No actor lives and breathes insincerity better than Bradley Cooper — which ought to make this film’s theme of intellectual dishonesty reverberate more for us. What it tends to do, however, is reinforce the nasty suspicion that The Words is a cheat, betraying its own supposed indictment of the methods of fiction as a con game. By the time this film ends with the dull glory of a Dennis Quaid monologue (an actor equally adept at playing phonies), it begins to dawn on us that, in Hollywood, no topic has become more tiresome than benighted writers. Once upon a time, films like Barton Fink and The Shining thrilled us with the monstrous despair of a well-meaning hack sitting alone, beating his head against a typewriter. By now, movies about suffering scribes who have nothing to say but end up being famous for saying it seem like salt rubbed in the wounds of those of us who have to actually work for a living.
The story, constructed like Russian nesting dolls, opens with Quaid reading from his novel, which tells the story of an unpublished writer (Cooper) who discovers an old manuscript, a novel thinly based on the supposedly tragic (though really just sad and pointless) life of a GI in Paris (played by Jeremy Irons). This would be a good film if all these stories merged in one grand flourish of irony or revelation. But they don’t, and it isn’t. Instead, it ends with Quaid.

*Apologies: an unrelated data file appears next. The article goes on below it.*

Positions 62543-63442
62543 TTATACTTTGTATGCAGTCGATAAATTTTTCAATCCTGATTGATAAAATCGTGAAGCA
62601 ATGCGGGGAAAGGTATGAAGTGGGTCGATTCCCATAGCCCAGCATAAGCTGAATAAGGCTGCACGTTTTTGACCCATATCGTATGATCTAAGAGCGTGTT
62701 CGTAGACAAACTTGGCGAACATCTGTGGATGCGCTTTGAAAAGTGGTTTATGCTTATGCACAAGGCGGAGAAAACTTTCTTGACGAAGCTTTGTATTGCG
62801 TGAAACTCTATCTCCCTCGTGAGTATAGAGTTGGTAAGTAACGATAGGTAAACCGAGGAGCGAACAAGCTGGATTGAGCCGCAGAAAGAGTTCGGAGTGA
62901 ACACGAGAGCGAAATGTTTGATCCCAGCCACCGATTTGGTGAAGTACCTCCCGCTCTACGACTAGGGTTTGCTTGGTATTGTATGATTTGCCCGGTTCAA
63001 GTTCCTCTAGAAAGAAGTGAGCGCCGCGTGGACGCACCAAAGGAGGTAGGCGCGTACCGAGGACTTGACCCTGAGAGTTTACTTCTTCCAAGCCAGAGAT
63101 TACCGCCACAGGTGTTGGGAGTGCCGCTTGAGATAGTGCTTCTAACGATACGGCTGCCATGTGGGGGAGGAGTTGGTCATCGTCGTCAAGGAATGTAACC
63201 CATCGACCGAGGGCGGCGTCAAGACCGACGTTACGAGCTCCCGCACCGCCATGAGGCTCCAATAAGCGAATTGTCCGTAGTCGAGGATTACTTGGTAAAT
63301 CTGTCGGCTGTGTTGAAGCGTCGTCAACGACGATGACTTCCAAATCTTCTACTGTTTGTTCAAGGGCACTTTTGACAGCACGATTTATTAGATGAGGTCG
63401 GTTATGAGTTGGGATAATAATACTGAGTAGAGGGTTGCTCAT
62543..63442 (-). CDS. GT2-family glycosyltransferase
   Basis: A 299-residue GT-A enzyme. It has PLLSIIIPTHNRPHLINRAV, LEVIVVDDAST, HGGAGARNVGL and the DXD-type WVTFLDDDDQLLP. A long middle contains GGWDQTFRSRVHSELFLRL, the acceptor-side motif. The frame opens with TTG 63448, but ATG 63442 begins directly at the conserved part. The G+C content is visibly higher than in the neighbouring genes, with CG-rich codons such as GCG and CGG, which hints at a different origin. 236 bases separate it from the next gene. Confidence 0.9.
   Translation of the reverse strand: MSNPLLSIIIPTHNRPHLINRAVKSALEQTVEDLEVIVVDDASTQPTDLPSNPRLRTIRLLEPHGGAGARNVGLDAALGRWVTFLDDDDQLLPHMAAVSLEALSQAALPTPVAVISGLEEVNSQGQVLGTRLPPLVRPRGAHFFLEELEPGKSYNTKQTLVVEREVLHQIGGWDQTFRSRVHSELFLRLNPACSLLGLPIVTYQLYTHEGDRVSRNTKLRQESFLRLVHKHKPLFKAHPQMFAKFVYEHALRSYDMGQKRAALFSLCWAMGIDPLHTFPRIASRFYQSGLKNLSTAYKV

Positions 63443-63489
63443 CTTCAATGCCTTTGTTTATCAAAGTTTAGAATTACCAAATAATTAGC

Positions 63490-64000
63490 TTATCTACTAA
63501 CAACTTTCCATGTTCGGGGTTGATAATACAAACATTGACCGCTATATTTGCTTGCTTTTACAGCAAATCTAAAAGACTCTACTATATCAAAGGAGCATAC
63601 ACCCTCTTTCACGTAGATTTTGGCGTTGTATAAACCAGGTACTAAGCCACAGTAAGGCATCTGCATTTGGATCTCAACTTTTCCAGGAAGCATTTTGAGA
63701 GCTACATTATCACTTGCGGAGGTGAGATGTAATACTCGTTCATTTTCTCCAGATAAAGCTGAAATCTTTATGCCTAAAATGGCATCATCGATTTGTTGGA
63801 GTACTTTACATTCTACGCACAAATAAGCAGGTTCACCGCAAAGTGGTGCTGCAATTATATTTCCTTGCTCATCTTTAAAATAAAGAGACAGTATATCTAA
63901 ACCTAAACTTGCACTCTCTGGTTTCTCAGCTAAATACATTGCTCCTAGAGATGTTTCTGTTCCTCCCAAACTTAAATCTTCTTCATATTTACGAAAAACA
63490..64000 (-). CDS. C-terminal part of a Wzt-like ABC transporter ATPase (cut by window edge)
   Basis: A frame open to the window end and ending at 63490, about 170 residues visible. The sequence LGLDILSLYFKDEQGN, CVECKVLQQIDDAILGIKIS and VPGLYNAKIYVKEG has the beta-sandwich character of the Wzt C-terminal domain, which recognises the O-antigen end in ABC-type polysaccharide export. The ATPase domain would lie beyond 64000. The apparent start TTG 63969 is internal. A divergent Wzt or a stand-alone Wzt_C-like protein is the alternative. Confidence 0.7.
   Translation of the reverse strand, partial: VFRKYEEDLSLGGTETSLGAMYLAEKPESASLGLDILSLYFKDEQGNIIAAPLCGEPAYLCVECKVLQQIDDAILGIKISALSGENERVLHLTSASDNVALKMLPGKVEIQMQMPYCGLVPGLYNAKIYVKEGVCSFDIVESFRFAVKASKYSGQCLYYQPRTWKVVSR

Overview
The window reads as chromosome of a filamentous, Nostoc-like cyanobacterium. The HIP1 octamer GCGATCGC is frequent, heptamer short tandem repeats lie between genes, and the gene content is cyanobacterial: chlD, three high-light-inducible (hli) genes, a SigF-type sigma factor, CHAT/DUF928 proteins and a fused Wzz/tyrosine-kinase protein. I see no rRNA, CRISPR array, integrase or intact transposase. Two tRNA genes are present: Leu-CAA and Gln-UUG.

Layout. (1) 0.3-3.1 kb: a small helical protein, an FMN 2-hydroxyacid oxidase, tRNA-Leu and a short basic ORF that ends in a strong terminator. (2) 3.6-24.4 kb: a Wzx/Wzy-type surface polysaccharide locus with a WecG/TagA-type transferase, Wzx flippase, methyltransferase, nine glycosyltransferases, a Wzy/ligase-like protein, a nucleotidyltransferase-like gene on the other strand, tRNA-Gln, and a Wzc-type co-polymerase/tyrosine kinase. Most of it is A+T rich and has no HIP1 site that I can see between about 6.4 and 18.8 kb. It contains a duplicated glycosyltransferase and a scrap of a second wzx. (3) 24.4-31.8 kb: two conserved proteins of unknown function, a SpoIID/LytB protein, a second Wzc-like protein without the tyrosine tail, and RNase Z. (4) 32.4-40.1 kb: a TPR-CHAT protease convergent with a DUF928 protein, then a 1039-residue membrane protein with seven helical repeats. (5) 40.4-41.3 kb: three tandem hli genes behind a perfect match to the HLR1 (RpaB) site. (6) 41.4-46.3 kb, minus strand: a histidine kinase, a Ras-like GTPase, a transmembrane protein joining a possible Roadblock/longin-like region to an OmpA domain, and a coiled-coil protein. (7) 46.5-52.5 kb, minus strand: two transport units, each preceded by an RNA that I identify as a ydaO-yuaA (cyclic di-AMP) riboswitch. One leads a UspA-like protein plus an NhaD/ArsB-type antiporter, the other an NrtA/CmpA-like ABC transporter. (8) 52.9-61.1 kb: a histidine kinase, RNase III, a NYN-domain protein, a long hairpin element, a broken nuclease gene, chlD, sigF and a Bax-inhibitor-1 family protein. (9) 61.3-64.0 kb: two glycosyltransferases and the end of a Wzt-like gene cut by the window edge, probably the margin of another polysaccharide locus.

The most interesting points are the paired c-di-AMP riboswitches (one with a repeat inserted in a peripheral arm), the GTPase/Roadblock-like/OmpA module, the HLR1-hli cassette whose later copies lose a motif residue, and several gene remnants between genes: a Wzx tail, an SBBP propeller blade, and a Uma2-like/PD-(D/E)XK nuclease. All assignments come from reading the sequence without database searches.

Worse, this film supposedly explores the thin line between forgery and blockbuster formula but instead comes painfully close to a few recent films, like Woody Allen’s You Will Meet a Tall Dark Stranger and the German film Lila, Lila. The uncredited thefts are petty, though, since the writer/director team couldn’t even make a clever film from obvious borrowings. The thudding sound you just heard was my head against my keyboard, realizing how much time I’ve wasted on something so verbose and yet unimportant.